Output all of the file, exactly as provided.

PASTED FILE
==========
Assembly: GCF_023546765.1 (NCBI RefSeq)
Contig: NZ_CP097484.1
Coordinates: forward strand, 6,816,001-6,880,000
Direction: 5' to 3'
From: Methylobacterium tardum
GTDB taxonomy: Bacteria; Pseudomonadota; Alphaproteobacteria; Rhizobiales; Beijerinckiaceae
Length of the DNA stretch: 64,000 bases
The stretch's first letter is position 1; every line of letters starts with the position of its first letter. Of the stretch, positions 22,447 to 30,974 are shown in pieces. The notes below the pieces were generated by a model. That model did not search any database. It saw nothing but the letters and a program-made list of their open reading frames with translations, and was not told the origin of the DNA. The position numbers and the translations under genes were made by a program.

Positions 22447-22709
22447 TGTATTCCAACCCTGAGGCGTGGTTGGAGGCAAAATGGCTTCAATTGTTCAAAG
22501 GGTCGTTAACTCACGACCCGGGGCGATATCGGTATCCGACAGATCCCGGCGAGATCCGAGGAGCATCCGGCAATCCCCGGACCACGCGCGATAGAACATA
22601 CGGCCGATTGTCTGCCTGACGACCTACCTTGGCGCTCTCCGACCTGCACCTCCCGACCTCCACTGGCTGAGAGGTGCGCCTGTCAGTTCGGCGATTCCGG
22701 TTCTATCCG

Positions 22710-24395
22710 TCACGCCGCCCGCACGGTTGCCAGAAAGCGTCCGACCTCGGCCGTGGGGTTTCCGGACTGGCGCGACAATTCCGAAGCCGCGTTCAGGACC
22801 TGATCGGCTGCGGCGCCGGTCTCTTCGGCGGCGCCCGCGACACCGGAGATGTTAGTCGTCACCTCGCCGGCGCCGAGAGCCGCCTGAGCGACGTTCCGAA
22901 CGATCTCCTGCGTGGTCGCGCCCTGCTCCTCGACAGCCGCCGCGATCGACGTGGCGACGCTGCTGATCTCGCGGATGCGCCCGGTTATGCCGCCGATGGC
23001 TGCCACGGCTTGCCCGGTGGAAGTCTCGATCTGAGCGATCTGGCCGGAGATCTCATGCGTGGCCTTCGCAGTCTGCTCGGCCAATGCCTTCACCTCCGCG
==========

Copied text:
Assembly: GCF_023546765.1 (NCBI RefSeq)
Contig: NZ_CP097484.1
Coordinates: forward strand, 6,816,001-6,880,000
Direction: 5' to 3'
From: Methylobacterium tardum
GTDB taxonomy: Bacteria; Pseudomonadota; Alphaproteobacteria; Rhizobiales; Beijerinckiaceae
Length of the DNA stretch: 64,000 bases
The stretch's first letter is position 1; every line of letters starts with the position of its first letter. Of the stretch, positions 22,447 to 30,974 are shown in pieces. The notes below the pieces were generated by a model. That model did not search any database. It saw nothing but the letters and a program-made list of their open reading frames with translations, and was not told the origin of the DNA. The position numbers and the translations under genes were made by a program.

Positions 22447-22709
22447 TGTATTCCAACCCTGAGGCGTGGTTGGAGGCAAAATGGCTTCAATTGTTCAAAG
22501 GGTCGTTAACTCACGACCCGGGGCGATATCGGTATCCGACAGATCCCGGCGAGATCCGAGGAGCATCCGGCAATCCCCGGACCACGCGCGATAGAACATA
22601 CGGCCGATTGTCTGCCTGACGACCTACCTTGGCGCTCTCCGACCTGCACCTCCCGACCTCCACTGGCTGAGAGGTGCGCCTGTCAGTTCGGCGATTCCGG
22701 TTCTATCCG

Positions 22710-24395
22710 TCACGCCGCCCGCACGGTTGCCAGAAAGCGTCCGACCTCGGCCGTGGGGTTTCCGGACTGGCGCGACAATTCCGAAGCCGCGTTCAGGACC
22801 TGATCGGCTGCGGCGCCGGTCTCTTCGGCGGCGCCCGCGACACCGGAGATGTTAGTCGTCACCTCGCCGGCGCCGAGAGCCGCCTGAGCGACGTTCCGAA
22901 CGATCTCCTGCGTGGTCGCGCCCTGCTCCTCGACAGCCGCCGCGATCGACGTGGCGACGCTGCTGATCTCGCGGATGCGCCCGGTTATGCCGCCGATGGC
23001 TGCCACGGCTTGCCCGGTGGAAGTCTCGATCTGAGCGATCTGGCCGGAGATCTCATGCGTGGCCTTCGCAGTCTGCTCGGCCAATGCCTTCACCTCCGCG